So, I made this observation about motherhood a few weeks ago that I’ve been mulling over ever since.
First, some context: When I was teaching and working on a college campus full-time, I was often told by my students that I would be a good mother. I appreciated those comments because I worked really hard to be an askable, reliable, relatable adult in their lives– given what was emotionally, intellectually, and appropriately needed in a situation. Sometimes it meant I needed to be tough, sometimes loving, sometimes I needed to provide levity to the situation, whatever it was, I tried to give the right thing in the right measure at the right time. It was my calling, I felt like, and I wanted to do it right.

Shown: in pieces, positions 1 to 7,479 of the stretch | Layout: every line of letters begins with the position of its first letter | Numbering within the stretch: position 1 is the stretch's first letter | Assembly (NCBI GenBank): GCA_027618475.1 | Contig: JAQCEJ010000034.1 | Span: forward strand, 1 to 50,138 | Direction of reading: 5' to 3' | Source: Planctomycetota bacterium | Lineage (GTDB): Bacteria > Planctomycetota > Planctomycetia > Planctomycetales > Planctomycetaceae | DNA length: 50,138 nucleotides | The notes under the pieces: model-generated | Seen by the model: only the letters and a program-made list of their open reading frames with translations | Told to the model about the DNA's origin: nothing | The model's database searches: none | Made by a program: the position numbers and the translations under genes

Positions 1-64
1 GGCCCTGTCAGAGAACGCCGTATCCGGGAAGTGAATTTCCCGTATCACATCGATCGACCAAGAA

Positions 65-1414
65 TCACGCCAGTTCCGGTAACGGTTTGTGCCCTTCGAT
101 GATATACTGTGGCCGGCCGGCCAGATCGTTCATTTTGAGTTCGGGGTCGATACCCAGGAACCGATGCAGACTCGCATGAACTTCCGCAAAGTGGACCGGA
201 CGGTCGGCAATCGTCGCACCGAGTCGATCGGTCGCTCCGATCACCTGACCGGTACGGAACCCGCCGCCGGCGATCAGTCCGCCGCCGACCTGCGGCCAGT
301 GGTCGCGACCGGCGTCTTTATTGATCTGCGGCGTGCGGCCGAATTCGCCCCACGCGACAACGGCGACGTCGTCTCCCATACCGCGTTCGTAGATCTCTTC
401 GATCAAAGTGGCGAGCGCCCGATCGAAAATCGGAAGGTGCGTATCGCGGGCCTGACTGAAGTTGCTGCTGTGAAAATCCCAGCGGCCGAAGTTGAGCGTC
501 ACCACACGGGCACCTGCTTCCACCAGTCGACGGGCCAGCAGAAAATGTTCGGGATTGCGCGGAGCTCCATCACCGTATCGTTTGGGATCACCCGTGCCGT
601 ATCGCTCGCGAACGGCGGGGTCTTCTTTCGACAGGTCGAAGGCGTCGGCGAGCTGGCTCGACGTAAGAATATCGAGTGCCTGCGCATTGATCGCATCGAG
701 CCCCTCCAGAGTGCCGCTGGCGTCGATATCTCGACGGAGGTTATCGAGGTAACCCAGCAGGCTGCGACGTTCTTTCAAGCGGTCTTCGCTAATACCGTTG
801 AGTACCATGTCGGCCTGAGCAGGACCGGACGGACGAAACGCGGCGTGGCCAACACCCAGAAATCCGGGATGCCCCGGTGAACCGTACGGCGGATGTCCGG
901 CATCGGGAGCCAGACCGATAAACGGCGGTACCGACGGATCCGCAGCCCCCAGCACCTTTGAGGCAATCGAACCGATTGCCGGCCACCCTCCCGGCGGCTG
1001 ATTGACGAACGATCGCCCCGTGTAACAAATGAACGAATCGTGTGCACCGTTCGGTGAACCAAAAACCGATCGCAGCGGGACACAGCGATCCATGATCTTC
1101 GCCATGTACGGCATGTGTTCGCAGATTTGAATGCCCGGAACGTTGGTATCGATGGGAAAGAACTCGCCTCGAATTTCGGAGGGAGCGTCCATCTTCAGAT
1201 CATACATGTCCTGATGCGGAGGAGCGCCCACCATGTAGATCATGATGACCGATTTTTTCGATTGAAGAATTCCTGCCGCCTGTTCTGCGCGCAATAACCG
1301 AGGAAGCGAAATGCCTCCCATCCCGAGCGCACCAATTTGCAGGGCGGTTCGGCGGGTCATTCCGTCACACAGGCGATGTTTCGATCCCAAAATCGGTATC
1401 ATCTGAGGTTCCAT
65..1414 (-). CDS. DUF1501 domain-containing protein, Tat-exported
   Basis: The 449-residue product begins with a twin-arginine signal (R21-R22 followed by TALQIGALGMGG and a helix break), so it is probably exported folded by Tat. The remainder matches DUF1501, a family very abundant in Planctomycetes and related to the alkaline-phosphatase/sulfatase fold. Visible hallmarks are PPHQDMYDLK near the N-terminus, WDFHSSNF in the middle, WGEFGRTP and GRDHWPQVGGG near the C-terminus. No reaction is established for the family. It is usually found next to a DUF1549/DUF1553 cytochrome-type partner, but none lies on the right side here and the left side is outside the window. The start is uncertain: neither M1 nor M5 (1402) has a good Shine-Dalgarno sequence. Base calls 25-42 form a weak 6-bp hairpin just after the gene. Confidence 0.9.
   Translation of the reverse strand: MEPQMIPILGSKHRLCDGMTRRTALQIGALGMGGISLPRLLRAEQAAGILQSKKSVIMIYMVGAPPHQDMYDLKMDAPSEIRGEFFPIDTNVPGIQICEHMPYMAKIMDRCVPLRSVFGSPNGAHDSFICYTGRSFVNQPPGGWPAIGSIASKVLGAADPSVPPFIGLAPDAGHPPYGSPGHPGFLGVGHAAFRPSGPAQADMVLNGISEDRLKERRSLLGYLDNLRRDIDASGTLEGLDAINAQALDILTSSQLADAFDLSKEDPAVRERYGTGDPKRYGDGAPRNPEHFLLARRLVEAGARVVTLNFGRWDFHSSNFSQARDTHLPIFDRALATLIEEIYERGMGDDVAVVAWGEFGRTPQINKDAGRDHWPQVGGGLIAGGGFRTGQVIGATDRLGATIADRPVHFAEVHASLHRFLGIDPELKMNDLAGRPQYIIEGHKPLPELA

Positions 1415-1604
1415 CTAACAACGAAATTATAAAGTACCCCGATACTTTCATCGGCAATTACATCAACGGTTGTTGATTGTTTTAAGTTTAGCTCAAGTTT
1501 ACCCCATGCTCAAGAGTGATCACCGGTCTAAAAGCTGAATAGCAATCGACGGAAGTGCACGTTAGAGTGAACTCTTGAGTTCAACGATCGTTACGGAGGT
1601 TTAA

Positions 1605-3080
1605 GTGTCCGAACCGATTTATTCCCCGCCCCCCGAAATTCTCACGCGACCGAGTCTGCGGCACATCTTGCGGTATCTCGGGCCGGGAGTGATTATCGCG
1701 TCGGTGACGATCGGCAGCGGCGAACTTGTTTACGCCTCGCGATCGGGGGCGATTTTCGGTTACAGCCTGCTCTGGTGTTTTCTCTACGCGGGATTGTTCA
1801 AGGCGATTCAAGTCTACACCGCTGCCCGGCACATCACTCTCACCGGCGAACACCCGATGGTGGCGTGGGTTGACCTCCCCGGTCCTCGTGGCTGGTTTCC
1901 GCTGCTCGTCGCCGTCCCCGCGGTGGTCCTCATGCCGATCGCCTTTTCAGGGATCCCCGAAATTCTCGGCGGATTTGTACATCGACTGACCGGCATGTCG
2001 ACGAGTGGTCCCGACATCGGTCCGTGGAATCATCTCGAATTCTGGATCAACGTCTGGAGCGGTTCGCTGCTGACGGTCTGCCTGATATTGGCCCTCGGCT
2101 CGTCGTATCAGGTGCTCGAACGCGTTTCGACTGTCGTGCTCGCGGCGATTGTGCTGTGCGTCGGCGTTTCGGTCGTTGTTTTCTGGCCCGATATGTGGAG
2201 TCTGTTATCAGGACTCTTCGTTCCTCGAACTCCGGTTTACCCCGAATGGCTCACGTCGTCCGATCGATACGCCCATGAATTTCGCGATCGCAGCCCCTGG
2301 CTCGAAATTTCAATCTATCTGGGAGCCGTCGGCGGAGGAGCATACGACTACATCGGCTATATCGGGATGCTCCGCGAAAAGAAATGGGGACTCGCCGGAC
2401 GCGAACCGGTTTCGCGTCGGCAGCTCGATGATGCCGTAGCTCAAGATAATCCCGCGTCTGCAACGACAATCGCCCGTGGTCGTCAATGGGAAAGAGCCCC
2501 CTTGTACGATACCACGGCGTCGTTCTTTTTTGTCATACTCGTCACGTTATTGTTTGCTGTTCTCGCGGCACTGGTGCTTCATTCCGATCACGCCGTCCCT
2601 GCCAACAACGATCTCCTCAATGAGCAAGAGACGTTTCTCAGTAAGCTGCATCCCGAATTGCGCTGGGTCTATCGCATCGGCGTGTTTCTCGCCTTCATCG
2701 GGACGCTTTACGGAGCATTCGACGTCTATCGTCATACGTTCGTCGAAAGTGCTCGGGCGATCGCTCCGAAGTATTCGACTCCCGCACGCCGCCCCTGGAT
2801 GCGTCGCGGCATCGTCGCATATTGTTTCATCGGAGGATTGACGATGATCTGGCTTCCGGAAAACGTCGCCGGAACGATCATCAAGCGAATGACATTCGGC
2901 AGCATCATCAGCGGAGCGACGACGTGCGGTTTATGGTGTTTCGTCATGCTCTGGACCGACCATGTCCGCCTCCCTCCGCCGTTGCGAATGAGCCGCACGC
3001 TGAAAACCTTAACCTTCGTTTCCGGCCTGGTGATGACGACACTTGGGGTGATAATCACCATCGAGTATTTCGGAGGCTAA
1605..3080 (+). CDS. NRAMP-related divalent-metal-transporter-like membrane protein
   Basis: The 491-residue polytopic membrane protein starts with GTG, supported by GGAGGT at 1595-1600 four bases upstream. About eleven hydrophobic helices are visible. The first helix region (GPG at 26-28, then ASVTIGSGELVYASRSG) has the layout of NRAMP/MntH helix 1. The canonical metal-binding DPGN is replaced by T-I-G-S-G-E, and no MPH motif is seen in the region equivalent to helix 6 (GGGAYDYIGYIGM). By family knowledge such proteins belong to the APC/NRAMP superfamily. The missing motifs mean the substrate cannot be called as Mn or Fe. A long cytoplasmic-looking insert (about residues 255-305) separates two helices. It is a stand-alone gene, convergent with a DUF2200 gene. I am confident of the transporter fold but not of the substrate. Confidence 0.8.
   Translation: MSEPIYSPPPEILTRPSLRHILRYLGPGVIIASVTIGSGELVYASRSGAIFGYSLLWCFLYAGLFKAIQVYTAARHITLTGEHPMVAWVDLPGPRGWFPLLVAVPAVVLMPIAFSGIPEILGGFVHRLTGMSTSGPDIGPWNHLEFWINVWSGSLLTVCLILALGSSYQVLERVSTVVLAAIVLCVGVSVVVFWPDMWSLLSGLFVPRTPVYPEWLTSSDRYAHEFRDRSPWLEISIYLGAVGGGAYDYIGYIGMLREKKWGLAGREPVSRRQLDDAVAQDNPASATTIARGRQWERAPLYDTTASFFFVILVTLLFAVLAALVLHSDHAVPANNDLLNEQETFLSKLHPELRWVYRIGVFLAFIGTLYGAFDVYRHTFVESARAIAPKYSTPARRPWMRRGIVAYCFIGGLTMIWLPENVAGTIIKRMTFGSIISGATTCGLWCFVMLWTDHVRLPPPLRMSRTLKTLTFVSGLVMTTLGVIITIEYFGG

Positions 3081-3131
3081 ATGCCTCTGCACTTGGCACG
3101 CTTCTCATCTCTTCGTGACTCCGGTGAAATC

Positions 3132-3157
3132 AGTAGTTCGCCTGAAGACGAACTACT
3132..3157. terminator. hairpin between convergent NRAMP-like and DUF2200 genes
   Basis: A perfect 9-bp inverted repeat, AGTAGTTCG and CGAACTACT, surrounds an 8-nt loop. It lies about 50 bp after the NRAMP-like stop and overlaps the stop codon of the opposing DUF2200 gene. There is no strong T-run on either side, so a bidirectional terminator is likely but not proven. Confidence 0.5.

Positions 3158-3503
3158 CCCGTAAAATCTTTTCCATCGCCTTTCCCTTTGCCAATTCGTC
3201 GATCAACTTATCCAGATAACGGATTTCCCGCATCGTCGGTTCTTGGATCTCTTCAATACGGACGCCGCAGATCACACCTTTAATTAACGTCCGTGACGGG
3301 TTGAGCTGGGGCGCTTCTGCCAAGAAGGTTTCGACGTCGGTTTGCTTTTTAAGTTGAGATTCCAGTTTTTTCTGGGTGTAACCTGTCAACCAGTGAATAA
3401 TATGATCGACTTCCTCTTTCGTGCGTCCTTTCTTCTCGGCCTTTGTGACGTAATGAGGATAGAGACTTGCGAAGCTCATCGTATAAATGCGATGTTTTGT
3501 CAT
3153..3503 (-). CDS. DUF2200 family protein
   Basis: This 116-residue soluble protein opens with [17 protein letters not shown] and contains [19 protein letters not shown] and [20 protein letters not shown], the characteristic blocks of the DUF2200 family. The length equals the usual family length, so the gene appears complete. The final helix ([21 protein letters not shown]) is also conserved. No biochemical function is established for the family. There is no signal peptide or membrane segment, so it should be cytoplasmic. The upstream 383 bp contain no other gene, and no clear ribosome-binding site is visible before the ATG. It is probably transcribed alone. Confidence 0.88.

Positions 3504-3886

Because of my success as an educator, I generally feel comfortable about my intention as a parent and my instincts and that there’s no one right way to parent. I am used to giving kids room and most like to have an approach that allows them that room. So, okay, those things don’t throw me off in my life as a mom. But the thing that I have been surprised by, the thing that does get to me as a mom is that I am Mom and just based on the nature of that relationship– not based on anything I do in that role- I am the person who gets rebelled against. Happy doesn’t want to hold my hand to cross the parking lot and so that leaves me- after plenty of pleading, bribing, and cajoling- with having to pick him up and have him kick and scream and thrash against me as we cross the lot to get to our car. But if anyone else– even someone he doesn’t know and certainly any one else’s mom- wants to hold his hand to cross the street, the little kid can’t stick his hand out fast enough. That I get push back JUST BECAUSE I am a mom is not anything I ever expected. And it’s also something I can’t do anything about. He’s not rebelling against my approach– he’s laying his course as an autonomous individual and I am the person who naturally gets in the way of that, even when I work my hardest to allow him as much autonomy as a kid can have. It’s an interesing observation, one that has humbled me as a mom but has also been equally illuminating.